Me: I feel disappointed because I want to honor our agreements.

Partner: It looks like we didn't communicate clearly enough.

Me: I feel touched by your willingness to arrange your day to work with me, that caring means a lot to me. Maybe I can shift some things.

Partner: I am okay with it. No worries.

Second Dialogue (internal, self-compassion)

Me to Me: What happened? How did I make that mistake?

I am only two days into my new schedule and I didn't yet have clarity about how it all works. I was juggling several needs at once.  I am putting energy into making this change and it takes time for this transition to happen fully. It's understandable that I made this mistake.

Third Dialogue (with my partner later in the day)

Me: Babe, I am guessing that my scheduling mistake today was frustrating for you and did not meet your needs for consideration, teamwork, trust, and predictability. Is that right?

Partner: Yea, I plan my day carefully so there is a sense of flow and efficiency and I also like doing projects with you.

Me: Yea. I so regret that my mistake interfered with meeting those needs.  Is there more there for you? (pause to see if there is more he wants to express).

Me: I want you to know that I want to support those needs being met for you and I am committed to writing what we plan together in my calendar to help do that. I wonder if there is anything else you would like to request to meet those needs?

Partner: Just if you can let me know where you are holding things – as a maybe or solid commitment.

Me: I can do that.

In this dialogue you see the four basic elements of repair:

  1. Self-empathy
  2. Empathy for the other person
  3. Honest expression of regret about how your behavior didn't meet needs
  4. A plan of action about what you will do differently in a future similiar situation.


This week as you make mistakes and things don't go as planned, pause to breath several times a day and remind yourself of the needs you are trying to meet, the good intentions you have.  Giving more attention to intentions keeps the outer world from crowding in on you and popping you into a trance of wobbly self-worth.  You are born worthy not different from the dog looking up at you, the birds singing in the morning, and the trees standing outside in their majesty.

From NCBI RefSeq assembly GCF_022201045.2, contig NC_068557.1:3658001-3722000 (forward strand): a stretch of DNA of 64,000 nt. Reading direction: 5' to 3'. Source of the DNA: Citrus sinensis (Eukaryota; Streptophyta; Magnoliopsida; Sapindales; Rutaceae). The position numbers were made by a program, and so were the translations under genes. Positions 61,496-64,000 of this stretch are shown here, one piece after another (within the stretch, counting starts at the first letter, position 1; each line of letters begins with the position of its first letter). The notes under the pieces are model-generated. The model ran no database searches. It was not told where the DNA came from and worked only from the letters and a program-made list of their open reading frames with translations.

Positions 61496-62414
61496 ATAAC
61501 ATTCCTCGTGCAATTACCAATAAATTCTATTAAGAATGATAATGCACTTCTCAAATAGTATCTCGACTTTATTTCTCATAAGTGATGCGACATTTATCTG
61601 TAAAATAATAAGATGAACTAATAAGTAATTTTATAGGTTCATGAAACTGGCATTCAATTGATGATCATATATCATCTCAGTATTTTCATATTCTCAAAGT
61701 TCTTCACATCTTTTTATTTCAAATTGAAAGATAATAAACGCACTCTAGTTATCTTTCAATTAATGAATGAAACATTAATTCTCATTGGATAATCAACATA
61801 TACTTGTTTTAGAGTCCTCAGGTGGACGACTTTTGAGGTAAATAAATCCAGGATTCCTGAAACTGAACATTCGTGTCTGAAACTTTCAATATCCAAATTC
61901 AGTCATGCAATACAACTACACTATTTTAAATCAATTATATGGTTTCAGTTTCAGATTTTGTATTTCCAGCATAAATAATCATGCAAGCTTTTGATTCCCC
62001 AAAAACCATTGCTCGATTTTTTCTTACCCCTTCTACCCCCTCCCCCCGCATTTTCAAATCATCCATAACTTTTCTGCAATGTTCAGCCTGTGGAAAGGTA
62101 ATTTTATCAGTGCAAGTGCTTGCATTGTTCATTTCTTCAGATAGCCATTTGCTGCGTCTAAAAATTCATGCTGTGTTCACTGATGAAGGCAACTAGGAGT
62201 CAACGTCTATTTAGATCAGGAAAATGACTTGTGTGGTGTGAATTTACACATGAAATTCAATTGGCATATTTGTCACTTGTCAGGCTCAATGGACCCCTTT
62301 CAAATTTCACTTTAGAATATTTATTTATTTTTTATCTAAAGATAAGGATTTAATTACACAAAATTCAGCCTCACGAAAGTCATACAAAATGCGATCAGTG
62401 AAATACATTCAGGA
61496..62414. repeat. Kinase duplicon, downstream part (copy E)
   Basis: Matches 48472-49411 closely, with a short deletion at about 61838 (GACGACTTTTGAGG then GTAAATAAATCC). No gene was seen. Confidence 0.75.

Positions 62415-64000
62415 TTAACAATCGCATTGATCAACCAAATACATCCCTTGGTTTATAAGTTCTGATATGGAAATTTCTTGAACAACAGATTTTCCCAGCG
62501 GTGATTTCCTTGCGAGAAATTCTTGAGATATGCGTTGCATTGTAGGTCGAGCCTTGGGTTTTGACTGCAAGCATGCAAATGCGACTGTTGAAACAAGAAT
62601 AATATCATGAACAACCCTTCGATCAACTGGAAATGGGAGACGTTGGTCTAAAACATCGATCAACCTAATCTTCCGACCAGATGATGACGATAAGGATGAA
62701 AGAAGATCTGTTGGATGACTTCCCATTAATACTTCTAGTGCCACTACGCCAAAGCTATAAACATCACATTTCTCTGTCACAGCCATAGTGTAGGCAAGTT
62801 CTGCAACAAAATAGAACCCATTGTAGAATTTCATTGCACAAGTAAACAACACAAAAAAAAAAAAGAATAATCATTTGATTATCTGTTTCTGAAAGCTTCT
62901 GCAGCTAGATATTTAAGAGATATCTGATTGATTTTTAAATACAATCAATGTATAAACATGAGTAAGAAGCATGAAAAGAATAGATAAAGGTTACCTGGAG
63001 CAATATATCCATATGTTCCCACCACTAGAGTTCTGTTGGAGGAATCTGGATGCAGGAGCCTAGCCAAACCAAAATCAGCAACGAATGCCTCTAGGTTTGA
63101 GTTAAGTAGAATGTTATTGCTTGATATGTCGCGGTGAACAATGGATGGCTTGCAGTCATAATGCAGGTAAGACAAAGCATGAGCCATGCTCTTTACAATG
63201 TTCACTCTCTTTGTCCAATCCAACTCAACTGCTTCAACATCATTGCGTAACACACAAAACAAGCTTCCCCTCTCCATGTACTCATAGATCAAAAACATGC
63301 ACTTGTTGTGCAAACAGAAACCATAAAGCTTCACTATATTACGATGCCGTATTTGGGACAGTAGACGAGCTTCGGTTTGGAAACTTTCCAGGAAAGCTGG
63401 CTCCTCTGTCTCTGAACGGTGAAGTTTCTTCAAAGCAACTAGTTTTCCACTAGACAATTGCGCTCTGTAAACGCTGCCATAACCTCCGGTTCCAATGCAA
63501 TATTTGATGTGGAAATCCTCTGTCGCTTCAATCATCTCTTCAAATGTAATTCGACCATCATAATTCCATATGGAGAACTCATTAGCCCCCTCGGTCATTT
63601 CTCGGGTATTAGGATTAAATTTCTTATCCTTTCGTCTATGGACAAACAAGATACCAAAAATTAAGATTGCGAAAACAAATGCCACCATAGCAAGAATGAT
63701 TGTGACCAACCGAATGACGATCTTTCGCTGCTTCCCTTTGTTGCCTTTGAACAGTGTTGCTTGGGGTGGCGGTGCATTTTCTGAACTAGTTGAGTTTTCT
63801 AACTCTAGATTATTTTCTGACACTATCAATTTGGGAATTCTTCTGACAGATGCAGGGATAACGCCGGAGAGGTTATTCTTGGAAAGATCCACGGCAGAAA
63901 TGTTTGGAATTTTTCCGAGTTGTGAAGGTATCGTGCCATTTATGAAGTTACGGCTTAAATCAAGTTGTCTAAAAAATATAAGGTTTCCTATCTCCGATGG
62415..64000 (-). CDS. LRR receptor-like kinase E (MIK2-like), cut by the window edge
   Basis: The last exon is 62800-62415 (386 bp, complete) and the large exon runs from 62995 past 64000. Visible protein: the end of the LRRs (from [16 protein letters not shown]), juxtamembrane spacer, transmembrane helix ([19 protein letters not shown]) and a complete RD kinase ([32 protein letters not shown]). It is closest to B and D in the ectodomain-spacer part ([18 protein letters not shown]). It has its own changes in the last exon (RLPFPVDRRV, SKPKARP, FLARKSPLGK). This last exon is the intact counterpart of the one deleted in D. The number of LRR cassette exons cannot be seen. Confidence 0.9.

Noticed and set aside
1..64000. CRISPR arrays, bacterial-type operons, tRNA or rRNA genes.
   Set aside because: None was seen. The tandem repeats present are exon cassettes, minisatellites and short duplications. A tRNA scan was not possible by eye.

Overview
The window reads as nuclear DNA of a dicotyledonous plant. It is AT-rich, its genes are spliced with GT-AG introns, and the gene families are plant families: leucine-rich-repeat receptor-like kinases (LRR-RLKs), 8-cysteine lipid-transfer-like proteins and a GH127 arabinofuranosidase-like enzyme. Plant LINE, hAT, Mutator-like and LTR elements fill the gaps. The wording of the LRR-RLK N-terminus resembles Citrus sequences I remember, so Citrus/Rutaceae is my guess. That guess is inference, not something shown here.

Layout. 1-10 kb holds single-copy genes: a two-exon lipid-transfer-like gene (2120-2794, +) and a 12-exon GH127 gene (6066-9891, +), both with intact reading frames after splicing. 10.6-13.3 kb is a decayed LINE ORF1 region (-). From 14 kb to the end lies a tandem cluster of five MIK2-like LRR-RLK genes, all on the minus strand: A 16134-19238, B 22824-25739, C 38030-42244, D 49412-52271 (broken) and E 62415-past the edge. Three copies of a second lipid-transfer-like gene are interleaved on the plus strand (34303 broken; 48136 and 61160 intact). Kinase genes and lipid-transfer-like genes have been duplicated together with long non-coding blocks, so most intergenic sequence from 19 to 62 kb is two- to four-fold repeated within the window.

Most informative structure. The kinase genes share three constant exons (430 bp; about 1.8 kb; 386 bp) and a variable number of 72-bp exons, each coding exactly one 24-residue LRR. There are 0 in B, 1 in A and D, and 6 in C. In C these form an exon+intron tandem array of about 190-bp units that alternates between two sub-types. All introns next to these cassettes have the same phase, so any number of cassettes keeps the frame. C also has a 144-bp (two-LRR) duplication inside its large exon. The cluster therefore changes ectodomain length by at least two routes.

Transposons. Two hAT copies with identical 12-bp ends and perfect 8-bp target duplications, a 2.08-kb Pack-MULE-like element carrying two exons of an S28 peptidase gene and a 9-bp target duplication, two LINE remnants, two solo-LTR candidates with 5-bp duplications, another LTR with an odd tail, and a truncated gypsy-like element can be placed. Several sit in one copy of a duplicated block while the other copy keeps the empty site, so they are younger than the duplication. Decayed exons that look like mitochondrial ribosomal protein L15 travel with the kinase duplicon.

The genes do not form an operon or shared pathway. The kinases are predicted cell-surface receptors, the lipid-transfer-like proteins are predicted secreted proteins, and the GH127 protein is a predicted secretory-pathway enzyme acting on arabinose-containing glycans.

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6 Responses

  1. Dec 22, 2013

    This is beautiful. Thank you!

  2. Dec 22, 2013

    Thank you

  3. Dec 23, 2013

    I've been considering intentions. I'm not sure what to make of them. Have you seen this article: I'd be curious what comes up for you after reading it.

    Thanks (again) for your contributions to my learning and growth.

  4. Dec 23, 2013

    It's nice to connect with your wisdom to help bring me back to a peaceful place. Thank you.

  5. Dec 23, 2013

    Great GEM!
    Thanks, LaShelle

  6. Dec 28, 2013

    Hi David,

    I looked over the article you sent. It seems that author is talking about how people attempt to hide or avoid responsibility by claiming good intention. He is lobbying for responsibility which of course, is a core part of NVC consciousness.

    I am using the word intention in this article as another way of saying "be mindful of how you are using your life energy and where you want to direct it", a practice. And of course underlying that is the premise that living beings, ourselves included, are innately good (trying to meet life giving needs), though we get tragically deluded and take action that has tragic impact. No amount of innate goodness or delusion, however, erases responsibility for the impact of behavior, intentional or unintentional.

    does this make sense?